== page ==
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Trump-appointed election commission holdovers accused of delaying campaign finance cases

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Holdover Trump election officials are trying to run out the clock on campaign finance cases, including a serious accusation that gun lovers secretly gave Republican leaders millions of dollars.

Charges against the National Rifle Association were leveled by the gun-control group founded by former U.S. Rep. Gabby Giffords, a gunshot victim from Arizona.

The Federal Election Commission generally has five years to act on campaign finance violations. The FEC spent much of the presidential election year of 2020 not even able to meet because it didn’t have enough commissioners and has an enormous backlog of cases.

“The court should not allow the FEC to capitalize on its years-long failure to act on these complaints by simply waiting out the clock,” wrote the attorneys for Giffords, a nonprofit that sued the FEC in 2019 in federal court.

Trump appointees voted to dismiss a case against former Trump fixer Michael Cohen over his $130,000 payment to porn star Stormy Daniels

Trump appointees Sean Cooksey and Trey Trainor voted to dismiss a case against former Trump fixer Michael Cohen over his $130,000 payment to porn star Stormy Daniels, citing the backlog of cases and the statute of limitations.

Trump appointee Allen Dickerson, Cooksey and Trainor cited the statute of limitations to dismiss a case about allegations filed in 2018 that the son of former Nevada Sen. Dean Heller, a Republican, was paid to do social media consulting for his father’s 2016 campaign.

“We believe the Commission is better served prioritizing other investigations,” they wrote.

FEC head Shana Broussard and a commissioner, Ellen Weintraub, both Democrats, also voted to dismiss the case against Heller.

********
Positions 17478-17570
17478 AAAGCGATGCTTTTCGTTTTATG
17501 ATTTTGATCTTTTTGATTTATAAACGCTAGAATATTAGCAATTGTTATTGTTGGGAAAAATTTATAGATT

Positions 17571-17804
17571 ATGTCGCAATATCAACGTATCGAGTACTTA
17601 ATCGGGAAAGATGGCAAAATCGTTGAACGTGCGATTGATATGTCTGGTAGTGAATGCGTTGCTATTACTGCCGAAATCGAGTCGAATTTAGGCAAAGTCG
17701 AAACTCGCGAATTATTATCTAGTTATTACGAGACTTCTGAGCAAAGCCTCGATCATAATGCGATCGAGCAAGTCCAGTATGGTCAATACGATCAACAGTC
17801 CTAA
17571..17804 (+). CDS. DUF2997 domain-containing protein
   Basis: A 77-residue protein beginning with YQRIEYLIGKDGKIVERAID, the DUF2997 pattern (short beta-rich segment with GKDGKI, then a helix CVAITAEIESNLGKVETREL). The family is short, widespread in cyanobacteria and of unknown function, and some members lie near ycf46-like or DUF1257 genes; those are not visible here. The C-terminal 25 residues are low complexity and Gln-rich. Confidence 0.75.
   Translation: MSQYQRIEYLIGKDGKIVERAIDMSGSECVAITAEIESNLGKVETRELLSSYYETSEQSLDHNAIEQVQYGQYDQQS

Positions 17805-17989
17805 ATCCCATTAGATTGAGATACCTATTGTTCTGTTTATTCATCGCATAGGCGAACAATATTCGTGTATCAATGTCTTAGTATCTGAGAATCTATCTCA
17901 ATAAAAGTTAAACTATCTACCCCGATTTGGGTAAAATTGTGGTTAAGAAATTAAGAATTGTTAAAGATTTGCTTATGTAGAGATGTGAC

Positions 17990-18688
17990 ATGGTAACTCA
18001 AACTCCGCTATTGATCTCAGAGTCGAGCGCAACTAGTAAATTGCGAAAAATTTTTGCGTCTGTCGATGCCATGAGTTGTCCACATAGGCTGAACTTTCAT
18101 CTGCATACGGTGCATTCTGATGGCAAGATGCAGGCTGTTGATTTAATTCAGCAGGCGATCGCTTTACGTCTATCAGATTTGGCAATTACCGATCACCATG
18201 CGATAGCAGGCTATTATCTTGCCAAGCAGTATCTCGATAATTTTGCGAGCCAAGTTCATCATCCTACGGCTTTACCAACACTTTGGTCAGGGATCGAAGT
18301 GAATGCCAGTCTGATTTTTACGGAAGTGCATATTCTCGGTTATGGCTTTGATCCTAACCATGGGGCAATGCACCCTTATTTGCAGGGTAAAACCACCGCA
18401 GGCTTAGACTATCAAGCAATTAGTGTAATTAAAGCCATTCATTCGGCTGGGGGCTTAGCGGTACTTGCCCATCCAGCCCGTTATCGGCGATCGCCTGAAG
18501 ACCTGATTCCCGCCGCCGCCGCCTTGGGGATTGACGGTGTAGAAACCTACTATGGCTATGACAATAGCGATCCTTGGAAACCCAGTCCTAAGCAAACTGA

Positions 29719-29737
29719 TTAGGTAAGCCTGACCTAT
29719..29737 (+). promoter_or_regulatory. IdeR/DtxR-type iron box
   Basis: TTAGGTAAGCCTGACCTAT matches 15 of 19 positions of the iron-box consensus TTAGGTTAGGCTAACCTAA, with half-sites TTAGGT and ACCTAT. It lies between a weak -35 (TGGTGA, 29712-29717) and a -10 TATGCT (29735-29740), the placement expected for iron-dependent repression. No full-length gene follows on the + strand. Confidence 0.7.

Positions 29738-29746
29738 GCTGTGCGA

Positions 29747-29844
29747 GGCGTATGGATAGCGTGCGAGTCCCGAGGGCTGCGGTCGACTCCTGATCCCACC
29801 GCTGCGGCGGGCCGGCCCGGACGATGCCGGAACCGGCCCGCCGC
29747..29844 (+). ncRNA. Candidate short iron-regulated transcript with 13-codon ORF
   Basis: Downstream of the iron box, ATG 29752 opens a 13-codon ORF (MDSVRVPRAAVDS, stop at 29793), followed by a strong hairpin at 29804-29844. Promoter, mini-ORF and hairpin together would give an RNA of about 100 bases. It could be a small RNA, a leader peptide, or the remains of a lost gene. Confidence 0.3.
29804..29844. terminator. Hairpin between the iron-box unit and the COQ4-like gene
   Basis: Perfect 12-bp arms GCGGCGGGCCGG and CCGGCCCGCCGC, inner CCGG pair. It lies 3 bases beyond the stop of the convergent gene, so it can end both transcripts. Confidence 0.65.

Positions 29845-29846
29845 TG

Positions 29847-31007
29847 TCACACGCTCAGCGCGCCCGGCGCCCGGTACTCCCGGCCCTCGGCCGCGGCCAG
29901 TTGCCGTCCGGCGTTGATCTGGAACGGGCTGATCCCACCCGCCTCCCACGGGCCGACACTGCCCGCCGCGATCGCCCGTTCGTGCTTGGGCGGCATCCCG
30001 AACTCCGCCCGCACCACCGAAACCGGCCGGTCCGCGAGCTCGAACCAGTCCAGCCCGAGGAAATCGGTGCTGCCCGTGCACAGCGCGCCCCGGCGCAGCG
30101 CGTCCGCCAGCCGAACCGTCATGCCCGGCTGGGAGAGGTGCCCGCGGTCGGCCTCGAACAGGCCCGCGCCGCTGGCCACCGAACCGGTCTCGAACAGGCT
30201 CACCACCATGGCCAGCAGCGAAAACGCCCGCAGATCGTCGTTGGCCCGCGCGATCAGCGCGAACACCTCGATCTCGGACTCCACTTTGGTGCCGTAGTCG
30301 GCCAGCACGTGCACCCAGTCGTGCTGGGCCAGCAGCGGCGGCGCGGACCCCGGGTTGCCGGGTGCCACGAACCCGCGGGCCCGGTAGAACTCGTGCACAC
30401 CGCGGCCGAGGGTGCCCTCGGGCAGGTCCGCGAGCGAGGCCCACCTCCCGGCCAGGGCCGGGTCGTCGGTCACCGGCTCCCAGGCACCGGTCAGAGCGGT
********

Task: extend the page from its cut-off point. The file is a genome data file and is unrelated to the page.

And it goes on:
Giffords, founded by former Congresswoman Gabby Giffords, who was shot and seriously injured in a 2011 assassination attempt, sued the FEC. She said the commission failed to act on allegations that the NRA coordinated millions of dollars in illegal campaign contributions to Trump and other candidates.

Giffords wants a federal judge to order the commission to act on complaints filed with the FEC. The lawsuit says the NRA used a network of shell corporations to illegally coordinate spending millions with the campaigns of Trump and at least six other federal candidates, including Sen. Josh Hawley (R-Mo.) and Sen. Tom Cotton (R-Ark.)

“The allegations … constitute a substantial and ongoing threat to the integrity of the election system,” wrote the attorneys for Giffords.

Giffords said the scheme funneled millions of dollars in illegal, unreported and excessive in-kind contributions. Giffords accused the National Rifle Institute for Legislative Action and the NRA Political Victory Fund of spending more than $25 million during the 2016 election cycle supporting Trump and distributing and placing those ads with the same employees who were placing Trump’s own ads.

Other candidates who benefited from NRA scheme in 2014 were:

  • Sen. Thom Tillis (R-N.C.) who defeated Democratic incumbent Kay Hagan
  • Sen. Cory Gardner (R-Co.) who beat Democratic incumbent Mark Udall
  • Cotton who ousted Democratic incumbent Mark Pryor in Arkansas

In 2016, Sen. Ron Johnson (R-Wis.) kept his seat with NRA help.

Hawley beat Democratic incumbent Claire McCaskill in 2018 in Missouri with assistance from the NRA.

Matt Rosendale challenged Democratic incumbent Jon Tester for the U.S. Senate in Montana in 2018 with NRA help but lost.

Rosendale was elected to the U.S. House in 2020.

FEC attorneys argued in 2020 that there had been no unreasonable delay in addressing the complaints and said that the commission was incapable of acting at that time because it didn’t have enough commissioners.

In fiscal 2019, the commission started 31 investigations, at least twice as many as were opened in each of the previous six fiscal years.

Trump stuffed the commission with anti-regulation attorneys like Cooksey, previously Hawley’s general counsel, and Trainor, who represented Trump’s 2016 campaign.

The Supreme Court has permitted unlimited independent political spending by groups like the NRA on the theory that independent spending does not pose the same risk of corruption as direct contributions. Expenditures coordinated with a candidate are not considered independent.

Bradley Todd, one of the founders of a consulting firm named in the Giffords lawsuit, also worked as a consultant for Gardner, Cotton, Johnson and Hawley and as a media strategist for Tillis. Former NRA lobbyist Chris Cox, a friend of Todd’s, is also named in the Giffords lawsuit.

The NRA accused Cox of fleecing more than $1 million from the organization from 2015 to 2019. He is cooperating with the investigation of the NRA by New York Attorney General Letitia James.

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